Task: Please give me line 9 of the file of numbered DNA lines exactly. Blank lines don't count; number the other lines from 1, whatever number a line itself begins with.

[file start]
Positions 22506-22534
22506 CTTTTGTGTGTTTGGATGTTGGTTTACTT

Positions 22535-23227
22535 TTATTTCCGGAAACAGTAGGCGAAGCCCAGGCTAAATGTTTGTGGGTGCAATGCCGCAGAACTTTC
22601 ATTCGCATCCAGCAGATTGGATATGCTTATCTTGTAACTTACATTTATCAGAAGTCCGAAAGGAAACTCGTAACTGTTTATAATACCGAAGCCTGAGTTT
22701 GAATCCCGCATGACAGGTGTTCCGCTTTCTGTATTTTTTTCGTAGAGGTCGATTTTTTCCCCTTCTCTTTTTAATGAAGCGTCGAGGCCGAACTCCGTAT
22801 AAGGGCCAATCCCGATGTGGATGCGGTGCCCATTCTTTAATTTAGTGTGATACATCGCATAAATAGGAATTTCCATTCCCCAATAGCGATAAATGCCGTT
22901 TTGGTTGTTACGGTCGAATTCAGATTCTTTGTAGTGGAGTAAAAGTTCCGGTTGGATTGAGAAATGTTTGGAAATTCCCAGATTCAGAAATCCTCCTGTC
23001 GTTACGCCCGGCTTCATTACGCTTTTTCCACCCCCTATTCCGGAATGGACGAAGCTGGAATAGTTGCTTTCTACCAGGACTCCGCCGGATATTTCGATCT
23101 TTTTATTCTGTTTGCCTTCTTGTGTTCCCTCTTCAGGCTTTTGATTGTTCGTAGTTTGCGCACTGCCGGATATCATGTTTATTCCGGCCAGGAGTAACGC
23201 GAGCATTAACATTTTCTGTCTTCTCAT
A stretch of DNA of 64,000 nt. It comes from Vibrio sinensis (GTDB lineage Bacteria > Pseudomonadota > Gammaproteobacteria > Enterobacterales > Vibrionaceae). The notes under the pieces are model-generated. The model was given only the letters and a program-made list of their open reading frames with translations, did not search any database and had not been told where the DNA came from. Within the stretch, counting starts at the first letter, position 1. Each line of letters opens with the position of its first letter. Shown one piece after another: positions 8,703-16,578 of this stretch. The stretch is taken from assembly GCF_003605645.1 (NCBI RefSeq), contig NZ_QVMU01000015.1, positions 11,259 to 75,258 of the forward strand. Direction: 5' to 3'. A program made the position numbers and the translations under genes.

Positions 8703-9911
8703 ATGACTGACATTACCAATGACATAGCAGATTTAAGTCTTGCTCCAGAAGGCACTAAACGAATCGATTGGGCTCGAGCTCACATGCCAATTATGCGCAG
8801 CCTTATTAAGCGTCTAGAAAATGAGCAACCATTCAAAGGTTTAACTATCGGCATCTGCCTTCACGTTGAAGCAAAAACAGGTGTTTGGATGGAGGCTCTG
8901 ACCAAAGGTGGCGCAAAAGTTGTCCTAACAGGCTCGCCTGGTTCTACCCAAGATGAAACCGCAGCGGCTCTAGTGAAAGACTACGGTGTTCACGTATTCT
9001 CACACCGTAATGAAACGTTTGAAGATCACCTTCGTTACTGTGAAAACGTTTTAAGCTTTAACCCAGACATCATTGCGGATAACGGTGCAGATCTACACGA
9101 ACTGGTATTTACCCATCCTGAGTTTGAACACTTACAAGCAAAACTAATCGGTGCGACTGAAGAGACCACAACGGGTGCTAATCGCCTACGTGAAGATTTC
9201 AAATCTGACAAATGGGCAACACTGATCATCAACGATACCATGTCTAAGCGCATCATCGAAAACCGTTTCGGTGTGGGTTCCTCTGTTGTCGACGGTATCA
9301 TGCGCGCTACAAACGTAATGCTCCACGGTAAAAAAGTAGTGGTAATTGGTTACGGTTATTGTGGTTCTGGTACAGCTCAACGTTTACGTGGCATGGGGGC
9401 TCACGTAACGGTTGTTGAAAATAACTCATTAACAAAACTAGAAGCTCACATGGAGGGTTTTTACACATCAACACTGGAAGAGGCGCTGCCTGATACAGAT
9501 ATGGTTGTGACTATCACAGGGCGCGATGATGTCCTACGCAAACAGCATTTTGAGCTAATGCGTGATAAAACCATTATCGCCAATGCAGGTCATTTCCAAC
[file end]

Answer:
23001 GTTACGCCCGGCTTCATTACGCTTTTTCCACCCCCTATTCCGGAATGGACGAAGCTGGAATAGTTGCTTTCTACCAGGACTCCGCCGGATATTTCGATCT